She was in extremely good spirits yesterday. She had some of her old energy back, and even though she’s still tethered to that oxygen tank, she seemed more herself to me. She was up and down from the table, wandering here and there as we talked – when people see us together, they know where I get my inability to sit still.  We talked about a lot of things: politics, the odd weather we’re having, the environment – just general conversation. It was really nice to see her in such good spirits, and feeling so much better.

We did also talk about her treatment. She has three more rounds of chemo left to go – she has another treatment next week. She’ll be knocked back down for a couple of weeks. It takes so much out of her. Even though I know that it’s necessary, it actually pisses me off to see her like that, knowing that it’s a side effect of something that is being done deliberately. I know, I know – the alternative is worse. I just hate seeing her like that.

I’m painfully aware that my mother is dying; that this disease is slowly but surely eating her away from the inside. I want to kill something, but there’s nothing that I can direct my anger at, really. If the truth is told, there is only one person responsible for this situation: my mother. She knows – and she has always known – what smoking can do to you. This is something she said herself: “I’m paying the price for refusing to quit smoking for all those years.” And yes, I suppose that in part I’m angry with her about this. No matter how much we may talk about this, no matter how much closer we are becoming, I can’t look at her and say, “Mom, I’m really pissed off at you for this, you  know.” I just can’t do that.

I’m also angry at something I can’t define. Not God, Creator, or whatever you choose to call your deity. Just… Angry in general about the fact that she’s dying. There’s nothing for me to direct that anger at. It’s just there, kind of simmering below the surface for me. It will stay there until I can figure out where to direct it.

So I’ve learned – a little bit, anyway – how to internalize that anger, at least for now. I can keep it compartmentalized until there’s a way for me to deal with it. I spend a lot of time in the woods these days, on the streams. The equivalant of going to church for me. It helps. But it doesn’t eliminate the anger. That’s going to be there for quite some time, I suspect.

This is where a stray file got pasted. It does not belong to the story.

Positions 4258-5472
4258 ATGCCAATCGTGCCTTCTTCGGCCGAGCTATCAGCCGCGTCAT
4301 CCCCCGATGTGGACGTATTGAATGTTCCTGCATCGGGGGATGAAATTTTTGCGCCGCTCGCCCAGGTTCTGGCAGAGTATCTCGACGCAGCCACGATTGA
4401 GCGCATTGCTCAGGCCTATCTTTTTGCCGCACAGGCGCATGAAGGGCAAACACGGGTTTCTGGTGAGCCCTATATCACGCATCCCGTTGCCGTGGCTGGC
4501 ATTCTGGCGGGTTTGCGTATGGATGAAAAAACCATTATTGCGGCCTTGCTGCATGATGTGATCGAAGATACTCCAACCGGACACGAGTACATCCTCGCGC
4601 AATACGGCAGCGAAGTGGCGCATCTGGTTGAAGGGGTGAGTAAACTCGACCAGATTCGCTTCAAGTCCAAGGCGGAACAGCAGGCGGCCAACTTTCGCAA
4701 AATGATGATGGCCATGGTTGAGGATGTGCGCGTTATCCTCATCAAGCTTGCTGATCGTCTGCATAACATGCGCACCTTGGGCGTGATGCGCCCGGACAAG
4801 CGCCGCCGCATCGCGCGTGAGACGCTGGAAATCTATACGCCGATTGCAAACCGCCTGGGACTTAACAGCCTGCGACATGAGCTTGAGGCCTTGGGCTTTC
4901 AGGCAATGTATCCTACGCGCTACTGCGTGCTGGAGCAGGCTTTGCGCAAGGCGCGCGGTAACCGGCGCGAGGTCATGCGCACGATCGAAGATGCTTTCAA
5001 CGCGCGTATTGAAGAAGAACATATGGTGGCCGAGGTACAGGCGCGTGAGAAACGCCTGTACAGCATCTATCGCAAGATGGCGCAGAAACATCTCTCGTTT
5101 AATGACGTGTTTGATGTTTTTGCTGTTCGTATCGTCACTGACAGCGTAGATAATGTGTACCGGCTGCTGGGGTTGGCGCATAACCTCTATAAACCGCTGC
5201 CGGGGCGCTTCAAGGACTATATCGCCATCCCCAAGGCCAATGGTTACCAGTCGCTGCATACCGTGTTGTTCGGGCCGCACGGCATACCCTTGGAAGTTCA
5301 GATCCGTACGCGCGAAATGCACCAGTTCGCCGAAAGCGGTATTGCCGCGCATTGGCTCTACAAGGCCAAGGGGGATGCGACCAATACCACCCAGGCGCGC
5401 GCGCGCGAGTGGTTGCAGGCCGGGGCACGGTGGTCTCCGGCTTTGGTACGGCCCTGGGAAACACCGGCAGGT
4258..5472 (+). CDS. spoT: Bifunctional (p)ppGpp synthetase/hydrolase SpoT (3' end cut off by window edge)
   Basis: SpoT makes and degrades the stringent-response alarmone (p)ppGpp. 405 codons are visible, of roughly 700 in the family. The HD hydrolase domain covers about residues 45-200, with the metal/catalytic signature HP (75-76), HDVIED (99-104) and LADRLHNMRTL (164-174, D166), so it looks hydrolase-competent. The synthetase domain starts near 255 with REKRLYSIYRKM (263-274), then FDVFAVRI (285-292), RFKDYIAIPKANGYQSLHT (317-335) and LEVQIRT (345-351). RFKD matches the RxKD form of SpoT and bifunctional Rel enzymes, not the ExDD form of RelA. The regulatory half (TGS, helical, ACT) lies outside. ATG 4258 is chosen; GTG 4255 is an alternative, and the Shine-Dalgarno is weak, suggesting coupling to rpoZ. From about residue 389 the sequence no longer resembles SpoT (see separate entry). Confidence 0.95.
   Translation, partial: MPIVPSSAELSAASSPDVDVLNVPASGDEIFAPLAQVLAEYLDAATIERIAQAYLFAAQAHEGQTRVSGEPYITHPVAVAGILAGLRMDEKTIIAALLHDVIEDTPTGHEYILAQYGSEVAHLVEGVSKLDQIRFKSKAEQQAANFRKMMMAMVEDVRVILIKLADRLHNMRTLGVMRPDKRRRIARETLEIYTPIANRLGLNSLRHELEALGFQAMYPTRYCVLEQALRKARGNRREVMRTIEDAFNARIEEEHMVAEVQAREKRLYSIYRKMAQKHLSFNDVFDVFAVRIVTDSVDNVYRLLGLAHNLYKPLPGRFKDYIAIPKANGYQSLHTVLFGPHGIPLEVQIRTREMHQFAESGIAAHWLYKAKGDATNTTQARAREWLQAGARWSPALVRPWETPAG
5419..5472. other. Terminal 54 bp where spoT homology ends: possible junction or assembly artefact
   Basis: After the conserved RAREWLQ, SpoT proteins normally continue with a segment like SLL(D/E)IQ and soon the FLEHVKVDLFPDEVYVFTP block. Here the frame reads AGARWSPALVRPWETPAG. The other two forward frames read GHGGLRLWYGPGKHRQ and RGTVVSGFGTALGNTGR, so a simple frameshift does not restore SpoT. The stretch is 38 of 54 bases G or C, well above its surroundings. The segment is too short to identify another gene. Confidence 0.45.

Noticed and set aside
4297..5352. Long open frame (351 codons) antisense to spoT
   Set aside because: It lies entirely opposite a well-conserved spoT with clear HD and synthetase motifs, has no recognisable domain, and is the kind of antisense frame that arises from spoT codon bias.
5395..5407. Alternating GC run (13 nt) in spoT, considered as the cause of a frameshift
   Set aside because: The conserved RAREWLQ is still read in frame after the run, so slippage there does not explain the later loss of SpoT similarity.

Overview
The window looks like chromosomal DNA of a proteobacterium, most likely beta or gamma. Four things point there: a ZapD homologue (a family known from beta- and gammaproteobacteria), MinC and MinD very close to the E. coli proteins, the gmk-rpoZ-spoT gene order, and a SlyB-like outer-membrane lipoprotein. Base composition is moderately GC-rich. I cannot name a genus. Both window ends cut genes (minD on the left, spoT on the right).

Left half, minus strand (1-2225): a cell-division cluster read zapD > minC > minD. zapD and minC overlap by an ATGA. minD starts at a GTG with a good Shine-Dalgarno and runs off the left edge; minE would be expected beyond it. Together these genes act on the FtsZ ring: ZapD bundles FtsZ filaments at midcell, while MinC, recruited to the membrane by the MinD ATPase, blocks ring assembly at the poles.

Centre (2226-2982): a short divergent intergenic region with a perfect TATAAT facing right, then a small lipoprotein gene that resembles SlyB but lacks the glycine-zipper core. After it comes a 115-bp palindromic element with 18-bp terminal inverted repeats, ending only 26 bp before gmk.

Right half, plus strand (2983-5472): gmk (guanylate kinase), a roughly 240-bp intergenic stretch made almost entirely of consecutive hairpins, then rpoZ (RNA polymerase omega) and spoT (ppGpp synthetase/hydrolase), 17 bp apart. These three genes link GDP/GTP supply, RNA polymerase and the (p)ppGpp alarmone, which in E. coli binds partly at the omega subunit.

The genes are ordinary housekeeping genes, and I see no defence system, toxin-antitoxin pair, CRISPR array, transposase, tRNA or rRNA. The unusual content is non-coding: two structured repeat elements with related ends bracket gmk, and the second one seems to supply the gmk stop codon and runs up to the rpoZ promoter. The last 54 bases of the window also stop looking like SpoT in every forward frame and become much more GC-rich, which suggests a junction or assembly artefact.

But really, things seem to have settled to a much calmer state for now. We all know now that Mom isn’t going to die within the next couple of weeks. We know that we have time, and that we can spend that time doing things we need to do together, saying the things we need to say.

I’ve thought about this for a few weeks now, and I’ve decided that with my next post, I’m going to begin posting memories. Just little anecdotes about my Mom. I’d like to post mostly things that just concern incidents that happened with just her and I. Things that other people in the family may not be aware of. Mostly funny things, some poignant, but all of them precious memories for me. I want to share those memories. I know that there are some family members who read this blog, even though they don’t comment. (I’m the black sheep of the family, remember.) I don’t expect everyone to comment, I just want these things here for others to read about. I want people to know my mother as I know her. To others, she is sister, aunt, cousin, grandmother, etc. To me she is Mom, and I want people to see her as I see her. So I’ll start that process with my next post.

For now though, I’m just happy that things don’t seem so dire, so depressing to all of us. The undercurrent of sadness still exists, that’s true. But it’s not such a cutting sadness now. It’s more of a quiet sadness, knowing that we’re taking time to settle everything, to make our feelings known to each other in ways that we never have before.

Actually, it’s a healthy kind of sadness…